where the writers are
Ethnic lit is hot

I identify myself, in my heart, as Native American.  My mother grew up with the Native American experience, and though I don't look Native American--Mom married a Scots-Irish man whose genes overpowered hers--I've always considered myself part of that ethnicity, and identified with that culture, for good and for ill.  

So this review by Hari Kunzru caught my eye.  It begins:

In the opening story of Nam Le’s first collection, we find a writer named Nam, who is on a tight deadline during his “last year at the Iowa Writers’ Workshop.” Le is struggling with writer’s block, an affliction his classmates find perplexing. “Just write a story about Vietnam,” one of them advises. Instructors and “visiting literary agents” reinforce this. “Ethnic literature’s hot."
Of course, those of us working in the field know that ethnic literature's hot.  My problem, as a Native American, is that if I write about the real condition of Native Americans it's pretty bleak.  But what I love about this review is this part, excerpted from the book:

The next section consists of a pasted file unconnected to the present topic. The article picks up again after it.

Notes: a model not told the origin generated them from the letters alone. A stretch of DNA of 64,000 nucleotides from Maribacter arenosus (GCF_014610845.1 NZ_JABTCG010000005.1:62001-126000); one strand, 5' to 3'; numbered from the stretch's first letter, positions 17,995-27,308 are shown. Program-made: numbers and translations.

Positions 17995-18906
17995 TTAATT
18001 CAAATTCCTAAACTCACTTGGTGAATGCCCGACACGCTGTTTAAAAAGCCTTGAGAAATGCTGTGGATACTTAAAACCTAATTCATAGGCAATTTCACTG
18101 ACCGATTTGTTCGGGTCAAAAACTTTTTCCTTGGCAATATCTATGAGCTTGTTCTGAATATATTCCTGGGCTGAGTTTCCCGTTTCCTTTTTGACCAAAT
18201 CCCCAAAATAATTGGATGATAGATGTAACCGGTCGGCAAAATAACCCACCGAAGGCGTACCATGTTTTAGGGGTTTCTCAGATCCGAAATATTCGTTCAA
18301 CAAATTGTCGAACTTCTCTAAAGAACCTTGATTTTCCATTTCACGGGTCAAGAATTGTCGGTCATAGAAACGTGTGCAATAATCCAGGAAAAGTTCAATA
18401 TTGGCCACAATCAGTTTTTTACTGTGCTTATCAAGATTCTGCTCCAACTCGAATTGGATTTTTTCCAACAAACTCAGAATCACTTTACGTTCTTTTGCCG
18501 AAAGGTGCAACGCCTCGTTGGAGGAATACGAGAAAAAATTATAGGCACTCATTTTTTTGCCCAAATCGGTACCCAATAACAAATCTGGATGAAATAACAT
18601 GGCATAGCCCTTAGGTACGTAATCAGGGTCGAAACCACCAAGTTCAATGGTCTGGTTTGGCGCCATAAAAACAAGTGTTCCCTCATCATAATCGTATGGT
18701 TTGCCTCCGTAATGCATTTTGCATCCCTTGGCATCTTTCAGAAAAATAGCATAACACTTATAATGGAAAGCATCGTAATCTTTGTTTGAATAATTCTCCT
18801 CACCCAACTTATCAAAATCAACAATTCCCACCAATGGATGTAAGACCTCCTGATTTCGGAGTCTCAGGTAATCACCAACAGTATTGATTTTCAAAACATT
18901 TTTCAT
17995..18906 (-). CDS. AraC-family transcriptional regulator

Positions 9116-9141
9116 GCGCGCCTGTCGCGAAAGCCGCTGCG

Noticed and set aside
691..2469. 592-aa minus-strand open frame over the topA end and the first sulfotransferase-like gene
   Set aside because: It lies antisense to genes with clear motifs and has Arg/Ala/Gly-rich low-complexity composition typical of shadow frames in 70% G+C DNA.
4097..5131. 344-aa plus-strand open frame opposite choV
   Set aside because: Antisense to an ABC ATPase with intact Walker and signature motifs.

“I’m sick of ethnic lit,” says one of Le’s anonymous interlocutors. “It’s a license to bore.” This friend then congratulates the writer’s fictional alter ego: “You could totally exploit the Vietnamese thing. But instead, you choose to write about lesbian vampires and Colombian assassins and Hiroshima orphans — and New York painters with hemorrhoids.”

Kunzru gives Nam Le a very good reading.  This is a thoughtful review, and worth having a look at for its analysis of an MFA (Master of Fine Arts) sort of writer:

“The Boat” is transparently a product of the increasingly formalized milieu in which American writers train — a well-wrought collection that, in its acute self-consciousness, trails a telltale whiff of “the industry” that is its initial concern, of the “heap of fellowship and job applications” the fictional Le needs “to draft and submit” when he’s interrupted by his father. “Ethnic lit” is unhappily what emerges when identity politics head into the marketing meeting, and for any writer with a non-WASP name, it’s all too easy to feel one is being pimped for one’s “background and life experience” (real or imaginary), and somehow colluding in the production of a crude, essentialized version of oneself in return for an advantage over ethnically uninteresting peers.

Personally, I'd rather read about the lesbian vampires.